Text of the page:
Shenzhen today is less of a city-wide construction site and more settled into a megacity in the subtropics.  The city is finding a new identity, shifting from an industrial economy to that of new technology.  Along with deindustrialization, the city’s built environment is currently transforming through a series of urban renewals and redevelopment.

Did the ultrafast growth create an ugliness in the city that now is being fixed? 
The rapid construction of the infrastructure of the city did result in streets to wide to cross, skyscrapers outlandish in its postmodern glory, public plazas too big to be pleasant for pedestrians, and high-tech parks that are characterless etc. While I cannot say these are now “being fixed”, I do want to point out beyond the urban spectacle that are most often the outward image of the city, Shenzhen also have pedestrian-scaled working class neighborhoods, perfectly landscaped luxury residential compounds, packed full public and community libraries, innovative design and art galleries, urban green parks full of people and activities, as well as breathtaking mountain hiking trails and coastal sandy beaches. 

In your book, you investigate about what was there before Shenzhen became the city that we know.
Often eclipsed by the false narrative of “a former fishing village”, the territory of Shenzhen has had a rich cultural history of over a millennium.  As covered in my book, there are still many sites remaining in the city of historic significances, such as the Nantou Ancient City and the hundreds of urban villages that often dates back several centuries in history.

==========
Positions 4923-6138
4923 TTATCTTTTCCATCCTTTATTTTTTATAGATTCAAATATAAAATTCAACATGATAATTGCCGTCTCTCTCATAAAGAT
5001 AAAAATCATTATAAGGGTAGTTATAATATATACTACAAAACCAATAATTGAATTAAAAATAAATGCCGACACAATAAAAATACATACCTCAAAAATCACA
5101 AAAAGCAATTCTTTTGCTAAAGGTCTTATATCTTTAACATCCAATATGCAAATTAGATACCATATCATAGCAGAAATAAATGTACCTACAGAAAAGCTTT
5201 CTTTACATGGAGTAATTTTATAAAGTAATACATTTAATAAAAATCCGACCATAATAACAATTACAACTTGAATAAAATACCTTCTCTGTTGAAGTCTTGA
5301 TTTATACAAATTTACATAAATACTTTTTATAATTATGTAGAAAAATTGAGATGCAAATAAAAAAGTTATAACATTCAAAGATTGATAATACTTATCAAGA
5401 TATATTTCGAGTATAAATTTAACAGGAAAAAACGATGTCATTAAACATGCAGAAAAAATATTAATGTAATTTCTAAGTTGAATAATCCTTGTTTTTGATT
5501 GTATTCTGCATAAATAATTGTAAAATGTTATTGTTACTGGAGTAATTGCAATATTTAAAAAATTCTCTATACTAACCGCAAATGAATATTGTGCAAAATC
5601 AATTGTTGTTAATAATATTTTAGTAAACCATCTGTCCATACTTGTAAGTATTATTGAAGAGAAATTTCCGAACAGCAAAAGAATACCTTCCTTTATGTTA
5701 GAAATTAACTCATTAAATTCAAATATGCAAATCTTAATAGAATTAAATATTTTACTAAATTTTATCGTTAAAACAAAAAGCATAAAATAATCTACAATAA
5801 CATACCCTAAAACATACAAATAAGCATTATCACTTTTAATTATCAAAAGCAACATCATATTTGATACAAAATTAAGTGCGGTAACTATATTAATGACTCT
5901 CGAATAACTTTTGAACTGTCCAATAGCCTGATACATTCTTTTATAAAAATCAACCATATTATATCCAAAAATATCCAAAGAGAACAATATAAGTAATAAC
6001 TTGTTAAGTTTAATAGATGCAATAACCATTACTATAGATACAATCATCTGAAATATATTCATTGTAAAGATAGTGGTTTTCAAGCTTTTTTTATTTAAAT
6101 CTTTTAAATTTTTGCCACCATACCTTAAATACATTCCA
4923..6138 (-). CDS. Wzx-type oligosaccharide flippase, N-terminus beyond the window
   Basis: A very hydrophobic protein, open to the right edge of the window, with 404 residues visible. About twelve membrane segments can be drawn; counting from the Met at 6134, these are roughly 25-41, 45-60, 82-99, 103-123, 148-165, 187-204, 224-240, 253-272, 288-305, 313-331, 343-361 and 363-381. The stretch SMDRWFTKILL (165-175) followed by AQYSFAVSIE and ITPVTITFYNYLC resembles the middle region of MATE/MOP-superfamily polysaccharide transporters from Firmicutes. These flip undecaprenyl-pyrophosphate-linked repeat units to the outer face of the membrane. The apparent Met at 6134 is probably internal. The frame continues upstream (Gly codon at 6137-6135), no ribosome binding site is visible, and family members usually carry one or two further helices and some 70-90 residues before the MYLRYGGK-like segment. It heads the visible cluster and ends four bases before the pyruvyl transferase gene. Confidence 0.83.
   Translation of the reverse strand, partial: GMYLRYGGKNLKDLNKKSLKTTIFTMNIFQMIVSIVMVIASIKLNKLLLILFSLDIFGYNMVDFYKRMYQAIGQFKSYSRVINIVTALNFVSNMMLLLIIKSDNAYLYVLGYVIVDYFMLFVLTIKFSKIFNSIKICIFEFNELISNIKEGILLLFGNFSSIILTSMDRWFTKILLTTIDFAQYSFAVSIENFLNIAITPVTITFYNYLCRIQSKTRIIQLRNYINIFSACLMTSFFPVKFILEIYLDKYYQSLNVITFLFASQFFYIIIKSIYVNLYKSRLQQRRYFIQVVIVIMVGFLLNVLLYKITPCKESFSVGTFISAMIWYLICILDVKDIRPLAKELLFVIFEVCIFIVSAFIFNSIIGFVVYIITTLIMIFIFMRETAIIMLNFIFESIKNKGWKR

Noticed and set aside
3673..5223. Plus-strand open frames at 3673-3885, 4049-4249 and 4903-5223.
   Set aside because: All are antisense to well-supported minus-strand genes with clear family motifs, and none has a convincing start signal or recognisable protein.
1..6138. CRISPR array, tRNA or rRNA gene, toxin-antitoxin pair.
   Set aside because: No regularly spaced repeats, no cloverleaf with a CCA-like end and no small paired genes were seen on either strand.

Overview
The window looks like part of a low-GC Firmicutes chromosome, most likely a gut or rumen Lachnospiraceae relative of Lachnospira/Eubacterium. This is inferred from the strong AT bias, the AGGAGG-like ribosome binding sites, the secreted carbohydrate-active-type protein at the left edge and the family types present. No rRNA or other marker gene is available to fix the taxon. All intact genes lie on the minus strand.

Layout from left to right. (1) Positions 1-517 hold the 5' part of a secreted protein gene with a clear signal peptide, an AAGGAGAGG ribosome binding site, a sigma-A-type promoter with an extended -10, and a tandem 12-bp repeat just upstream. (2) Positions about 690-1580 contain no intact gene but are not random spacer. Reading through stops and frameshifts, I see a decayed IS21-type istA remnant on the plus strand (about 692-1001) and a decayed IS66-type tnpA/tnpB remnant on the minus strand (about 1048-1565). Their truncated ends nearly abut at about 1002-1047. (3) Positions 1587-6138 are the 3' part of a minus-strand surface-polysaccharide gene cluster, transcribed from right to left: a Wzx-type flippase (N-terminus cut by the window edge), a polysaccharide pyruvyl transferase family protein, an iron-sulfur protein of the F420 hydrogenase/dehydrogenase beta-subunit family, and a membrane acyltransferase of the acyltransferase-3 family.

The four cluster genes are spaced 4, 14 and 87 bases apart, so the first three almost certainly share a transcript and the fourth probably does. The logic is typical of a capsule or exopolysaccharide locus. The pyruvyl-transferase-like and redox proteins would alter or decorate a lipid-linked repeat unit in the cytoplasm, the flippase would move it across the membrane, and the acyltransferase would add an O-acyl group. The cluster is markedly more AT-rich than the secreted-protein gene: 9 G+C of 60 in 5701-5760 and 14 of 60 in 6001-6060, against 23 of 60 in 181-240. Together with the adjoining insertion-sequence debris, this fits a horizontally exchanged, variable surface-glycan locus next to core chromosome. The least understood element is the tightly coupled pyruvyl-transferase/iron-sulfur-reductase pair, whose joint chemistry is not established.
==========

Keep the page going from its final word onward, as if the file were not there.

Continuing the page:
Back to the future. Shenzhen is home to Huawei, DJI, Oppo and many more tech industries. And a theatre for 5G experimentation, like self driving cabs. How is the “smart city” concept evolving there?
The people of Shenzhen embrace new ideas, whether cultural or technological.  I have encountered back-alley tattoo parlors or street musicians who only accepted payment through QR code scans.  Although, it is a work in progress, once I did get stuck in the middle of a country road in Shenzhen when my electric-car taxi ran out of energy, as the charging stations does not yet have enough city-wide coverage.

Is Shenzhen a model to imitate?
There have been many attempts in China and internationally to imitate Shenzhen, through a model of economic zones with preferential policies and attracting foreign investments.  However, in my opinion, there will not be another Shenzhen, as my book begins to uncover, the city was shaped through such extraordinary circumstances of international and national politics as well as regional histories. 

From what you say, the so-called “Shenzhen model” is based on commonly held misunderstandings of the city.  
My book introduced Shenzhen through 4 misconceptions of the city: People, Place, Time and Purpose.  However, I do believe a better understanding of these four aspects leads to lessons all city could benefit from, such as the importance of history, geography, culture and the human spirit.

Juan Du teaches Architecture at the University of Hong Kong and is the director of IDU_architecture.